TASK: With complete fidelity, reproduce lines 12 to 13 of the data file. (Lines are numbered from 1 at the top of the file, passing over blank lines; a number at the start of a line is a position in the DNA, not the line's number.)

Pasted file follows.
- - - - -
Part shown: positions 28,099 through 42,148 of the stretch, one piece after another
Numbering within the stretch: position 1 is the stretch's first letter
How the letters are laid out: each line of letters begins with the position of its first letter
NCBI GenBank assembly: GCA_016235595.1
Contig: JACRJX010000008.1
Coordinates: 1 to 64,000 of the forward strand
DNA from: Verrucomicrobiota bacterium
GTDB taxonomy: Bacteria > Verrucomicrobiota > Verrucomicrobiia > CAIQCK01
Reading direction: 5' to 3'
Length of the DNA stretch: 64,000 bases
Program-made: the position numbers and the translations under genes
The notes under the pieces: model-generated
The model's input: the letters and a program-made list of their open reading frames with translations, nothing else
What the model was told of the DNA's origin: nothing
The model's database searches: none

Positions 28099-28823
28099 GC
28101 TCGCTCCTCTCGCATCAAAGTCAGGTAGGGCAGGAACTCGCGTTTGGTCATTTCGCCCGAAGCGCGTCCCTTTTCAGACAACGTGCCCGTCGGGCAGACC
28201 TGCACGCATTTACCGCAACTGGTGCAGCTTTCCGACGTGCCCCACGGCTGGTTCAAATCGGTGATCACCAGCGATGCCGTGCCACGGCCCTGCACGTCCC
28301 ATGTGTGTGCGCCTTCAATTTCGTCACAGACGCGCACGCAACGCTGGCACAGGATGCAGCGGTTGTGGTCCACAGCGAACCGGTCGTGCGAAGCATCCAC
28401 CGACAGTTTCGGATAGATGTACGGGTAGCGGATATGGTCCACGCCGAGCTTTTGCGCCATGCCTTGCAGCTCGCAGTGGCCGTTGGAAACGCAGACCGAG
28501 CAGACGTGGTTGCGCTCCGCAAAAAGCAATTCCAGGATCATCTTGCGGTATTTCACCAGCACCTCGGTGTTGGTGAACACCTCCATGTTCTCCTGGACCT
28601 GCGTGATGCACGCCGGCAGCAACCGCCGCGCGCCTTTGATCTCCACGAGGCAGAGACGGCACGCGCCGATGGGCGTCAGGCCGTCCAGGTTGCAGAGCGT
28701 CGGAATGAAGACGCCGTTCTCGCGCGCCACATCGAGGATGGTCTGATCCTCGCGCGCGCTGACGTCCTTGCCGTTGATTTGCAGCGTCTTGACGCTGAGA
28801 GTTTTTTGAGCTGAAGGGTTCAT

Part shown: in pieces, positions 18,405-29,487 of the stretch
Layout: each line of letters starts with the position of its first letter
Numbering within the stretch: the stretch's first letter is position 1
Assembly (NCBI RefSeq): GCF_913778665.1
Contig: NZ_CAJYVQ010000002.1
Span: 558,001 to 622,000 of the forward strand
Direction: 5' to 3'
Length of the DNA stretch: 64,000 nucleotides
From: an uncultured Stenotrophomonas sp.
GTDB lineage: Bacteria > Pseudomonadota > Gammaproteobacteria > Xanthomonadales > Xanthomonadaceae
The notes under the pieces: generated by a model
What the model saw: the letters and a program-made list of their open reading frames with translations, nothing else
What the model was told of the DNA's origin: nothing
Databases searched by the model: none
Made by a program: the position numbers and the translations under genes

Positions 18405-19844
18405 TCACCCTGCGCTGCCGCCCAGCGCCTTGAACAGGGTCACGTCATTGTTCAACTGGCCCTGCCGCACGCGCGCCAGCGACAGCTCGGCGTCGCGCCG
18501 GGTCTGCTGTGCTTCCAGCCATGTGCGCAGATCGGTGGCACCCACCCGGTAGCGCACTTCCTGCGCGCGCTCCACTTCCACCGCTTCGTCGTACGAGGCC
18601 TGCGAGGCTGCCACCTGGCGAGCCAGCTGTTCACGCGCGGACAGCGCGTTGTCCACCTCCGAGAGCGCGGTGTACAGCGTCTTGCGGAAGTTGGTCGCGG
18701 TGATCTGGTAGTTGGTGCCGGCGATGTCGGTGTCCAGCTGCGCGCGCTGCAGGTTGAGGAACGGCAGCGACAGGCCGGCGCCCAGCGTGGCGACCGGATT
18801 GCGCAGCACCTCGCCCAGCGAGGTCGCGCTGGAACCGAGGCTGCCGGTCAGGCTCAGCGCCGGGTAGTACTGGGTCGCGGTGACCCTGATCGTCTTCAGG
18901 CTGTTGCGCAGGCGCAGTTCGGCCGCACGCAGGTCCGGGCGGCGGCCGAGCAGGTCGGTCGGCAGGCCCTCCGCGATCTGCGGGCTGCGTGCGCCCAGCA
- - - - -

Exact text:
The notes under the pieces: model-generated
The model's input: the letters and a program-made list of their open reading frames with translations, nothing else